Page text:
The Mass is, of course, totally in line with both Scripture and Tradition. It has been integral to Christianity since the Last Supper. St. Peter Julian Eymard said, “The Mass is the most holy act of religion; you can do nothing that can give greater glory to God or be more profitable for your soul than to hear Mass both frequently and devoutly. It is the favorite devotion of the saints.”

The Mass also has a very rich history. Some forms of it, like the Ambrosian – which is still in use today – have older origins than even the Tridentine form. At great personal risk, Catholics preserved early liturgical documents. Thanks to their efforts, teachings have survived wars, famines, persecution, and the elements.

In addition, the Mass is another sign of the Christian fulfillment of the Law (Matthew 5:17-18), because it is in harmony with ancient Jewish traditions. We use stone altars, as the Jews did. Priests also ritually wash their hands before celebrating the Sacrifice, in accordance with commands from the Old Testament (Exodus 30:17-21, Psalm 26:6). Even the use of holy water at parish entrances has its roots in Judaism. Before entering the Temple, Jews were required to undergo immersion in a mikveh (ritual bath).

Unfortunately, within this liturgical framework, there is a minority that puts its personal preferences above the judgment of the Church. There are some that insist on identifying only with the Tridentine form (which, by the way, was not even promulgated until 1570, despite its proponents’ focus on antiquity) and push willful neglect of the perfectly-valid Novus Ordo, and there are some that advocate the reverse. Both sides are wrong – both forms are right. These factions do nothing but needlessly scare off potential converts that seek a unified message.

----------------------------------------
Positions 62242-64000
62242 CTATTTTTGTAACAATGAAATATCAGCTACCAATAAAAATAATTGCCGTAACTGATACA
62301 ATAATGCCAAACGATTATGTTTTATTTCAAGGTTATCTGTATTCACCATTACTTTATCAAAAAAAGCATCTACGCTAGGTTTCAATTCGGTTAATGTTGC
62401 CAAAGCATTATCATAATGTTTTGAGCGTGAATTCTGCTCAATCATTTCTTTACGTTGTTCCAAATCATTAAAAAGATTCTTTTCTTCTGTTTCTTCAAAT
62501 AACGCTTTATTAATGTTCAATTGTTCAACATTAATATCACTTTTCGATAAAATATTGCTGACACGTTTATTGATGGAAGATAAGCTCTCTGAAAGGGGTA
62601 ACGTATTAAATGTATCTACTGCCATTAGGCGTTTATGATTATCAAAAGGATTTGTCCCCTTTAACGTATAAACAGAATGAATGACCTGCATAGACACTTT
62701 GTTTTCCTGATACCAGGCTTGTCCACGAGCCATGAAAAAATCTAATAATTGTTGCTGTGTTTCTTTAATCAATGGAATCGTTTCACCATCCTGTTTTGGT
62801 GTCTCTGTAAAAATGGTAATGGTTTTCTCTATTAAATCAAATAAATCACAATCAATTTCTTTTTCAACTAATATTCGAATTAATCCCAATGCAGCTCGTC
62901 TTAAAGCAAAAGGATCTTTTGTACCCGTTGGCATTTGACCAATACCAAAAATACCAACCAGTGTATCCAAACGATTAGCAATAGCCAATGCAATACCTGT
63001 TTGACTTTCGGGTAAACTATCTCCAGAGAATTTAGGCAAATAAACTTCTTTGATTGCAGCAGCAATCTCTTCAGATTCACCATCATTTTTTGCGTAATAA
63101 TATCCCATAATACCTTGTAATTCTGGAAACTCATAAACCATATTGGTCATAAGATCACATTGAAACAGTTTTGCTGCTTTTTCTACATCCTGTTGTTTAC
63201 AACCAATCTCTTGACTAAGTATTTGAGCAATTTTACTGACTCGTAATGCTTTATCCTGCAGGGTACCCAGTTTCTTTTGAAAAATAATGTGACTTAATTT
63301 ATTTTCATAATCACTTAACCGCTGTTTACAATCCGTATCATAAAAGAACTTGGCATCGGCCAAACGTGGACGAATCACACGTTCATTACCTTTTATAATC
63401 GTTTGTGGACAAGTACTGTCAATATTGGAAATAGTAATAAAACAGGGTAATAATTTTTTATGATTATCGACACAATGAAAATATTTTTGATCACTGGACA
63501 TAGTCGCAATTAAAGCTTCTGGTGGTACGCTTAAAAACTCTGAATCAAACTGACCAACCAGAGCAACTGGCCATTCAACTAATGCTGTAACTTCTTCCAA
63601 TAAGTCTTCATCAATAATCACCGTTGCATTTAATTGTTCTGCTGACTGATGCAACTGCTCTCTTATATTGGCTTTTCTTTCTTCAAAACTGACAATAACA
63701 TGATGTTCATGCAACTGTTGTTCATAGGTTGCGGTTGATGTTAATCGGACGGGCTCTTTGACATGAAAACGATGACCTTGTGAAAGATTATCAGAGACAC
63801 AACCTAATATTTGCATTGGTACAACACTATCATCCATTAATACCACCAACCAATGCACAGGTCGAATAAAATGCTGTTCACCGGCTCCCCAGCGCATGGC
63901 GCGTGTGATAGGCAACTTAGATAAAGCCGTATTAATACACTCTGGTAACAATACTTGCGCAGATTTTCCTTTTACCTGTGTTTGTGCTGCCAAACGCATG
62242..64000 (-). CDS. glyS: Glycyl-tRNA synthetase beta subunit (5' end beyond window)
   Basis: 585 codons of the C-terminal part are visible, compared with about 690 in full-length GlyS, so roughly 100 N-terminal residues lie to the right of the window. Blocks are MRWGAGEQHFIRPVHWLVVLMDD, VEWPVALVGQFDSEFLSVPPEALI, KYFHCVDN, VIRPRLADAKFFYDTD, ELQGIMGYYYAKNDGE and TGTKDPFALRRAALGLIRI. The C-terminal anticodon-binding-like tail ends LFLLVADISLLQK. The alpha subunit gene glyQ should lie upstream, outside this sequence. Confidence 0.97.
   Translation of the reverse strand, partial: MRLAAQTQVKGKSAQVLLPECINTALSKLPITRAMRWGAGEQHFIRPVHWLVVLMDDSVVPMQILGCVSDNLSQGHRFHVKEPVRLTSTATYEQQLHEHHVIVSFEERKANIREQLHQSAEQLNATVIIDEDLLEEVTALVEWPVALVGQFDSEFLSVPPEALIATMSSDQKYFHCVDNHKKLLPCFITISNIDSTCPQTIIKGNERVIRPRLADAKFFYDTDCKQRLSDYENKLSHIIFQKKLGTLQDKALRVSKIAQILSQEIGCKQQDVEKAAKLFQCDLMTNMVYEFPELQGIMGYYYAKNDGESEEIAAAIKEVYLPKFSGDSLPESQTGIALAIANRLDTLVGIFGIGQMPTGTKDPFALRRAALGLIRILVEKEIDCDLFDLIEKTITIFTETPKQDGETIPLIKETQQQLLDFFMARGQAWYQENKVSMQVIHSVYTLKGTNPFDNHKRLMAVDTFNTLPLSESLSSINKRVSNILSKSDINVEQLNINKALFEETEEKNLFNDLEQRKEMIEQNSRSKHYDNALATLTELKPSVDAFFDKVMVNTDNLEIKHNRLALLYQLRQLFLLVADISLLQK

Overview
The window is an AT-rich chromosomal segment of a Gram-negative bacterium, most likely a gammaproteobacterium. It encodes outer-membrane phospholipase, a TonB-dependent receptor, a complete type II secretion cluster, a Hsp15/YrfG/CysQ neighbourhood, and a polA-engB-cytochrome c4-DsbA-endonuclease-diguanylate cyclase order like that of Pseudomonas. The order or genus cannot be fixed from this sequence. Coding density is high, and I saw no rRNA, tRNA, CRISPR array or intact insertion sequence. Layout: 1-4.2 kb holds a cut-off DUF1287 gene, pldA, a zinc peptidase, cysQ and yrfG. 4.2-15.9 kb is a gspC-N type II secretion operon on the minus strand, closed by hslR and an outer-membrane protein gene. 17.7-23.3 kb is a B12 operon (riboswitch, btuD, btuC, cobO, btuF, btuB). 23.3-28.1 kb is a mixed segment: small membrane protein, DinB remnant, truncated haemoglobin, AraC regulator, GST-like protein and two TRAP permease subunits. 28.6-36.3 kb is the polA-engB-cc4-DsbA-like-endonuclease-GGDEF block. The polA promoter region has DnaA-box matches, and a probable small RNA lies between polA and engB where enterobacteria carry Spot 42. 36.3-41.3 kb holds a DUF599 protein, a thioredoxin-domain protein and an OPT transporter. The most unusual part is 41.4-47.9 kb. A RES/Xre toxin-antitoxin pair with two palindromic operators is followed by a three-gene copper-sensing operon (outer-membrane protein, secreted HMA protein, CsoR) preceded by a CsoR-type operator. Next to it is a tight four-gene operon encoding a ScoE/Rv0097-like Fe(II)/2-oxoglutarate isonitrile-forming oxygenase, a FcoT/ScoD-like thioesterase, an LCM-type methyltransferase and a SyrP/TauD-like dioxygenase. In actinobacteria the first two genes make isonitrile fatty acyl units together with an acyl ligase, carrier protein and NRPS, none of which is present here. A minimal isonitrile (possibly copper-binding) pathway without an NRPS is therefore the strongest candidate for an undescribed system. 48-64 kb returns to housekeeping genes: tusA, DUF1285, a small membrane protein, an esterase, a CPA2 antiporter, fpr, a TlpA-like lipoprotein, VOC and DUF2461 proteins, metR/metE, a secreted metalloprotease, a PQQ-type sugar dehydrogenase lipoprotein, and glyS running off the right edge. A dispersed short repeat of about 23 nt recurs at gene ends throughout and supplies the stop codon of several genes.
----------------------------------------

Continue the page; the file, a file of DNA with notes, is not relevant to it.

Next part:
All approved forms of the Mass are equally valid, but sometimes differently demonstrated. In keeping with the centrality of sacrifices in Judeo-Christian history, the Eucharist is essential – that, not our preferences, is what matters. For example, I may not be thrilled that the Ambrosian rite has the Epiklesis after the Words of Institution (rather than before), but I defer to the wisdom of the Church and recognize that its Eucharist is valid.

On the Sunday before Christmas, I attended an Orthodox (OCA) liturgy. It was mesmerizing and markedly devout. The “smells and bells,” the obvious reverence, and the different prayers kept me piqued. One part of the Communion prayers struck me especially: “Receive me today, Son of God, as a partaker of Your mystical Supper. I will not reveal Your mystery to Your adversaries, nor will I give You a kiss as did Judas. But as the thief I confess to You: Lord, remember me in Your kingdom.”

This is how a proper liturgy should be. A liturgy is supposed to be transcendent, to connect us to God. The Church tirelessly works to ensure that this is the reality, but we need knowledge to appreciate this. Let us all learn more about our liturgical heritage and continuously fall in love with the Church over and over again.

Sts. George and Alexandra Orthodox Church -- Fort Smith, AR
Sts. George and Alexandra Orthodox Church —
Fort Smith, AR


(All verses are from the NASB translation.)

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(This was originally shared here on

Distance Learning with Holy Apostles College and Seminary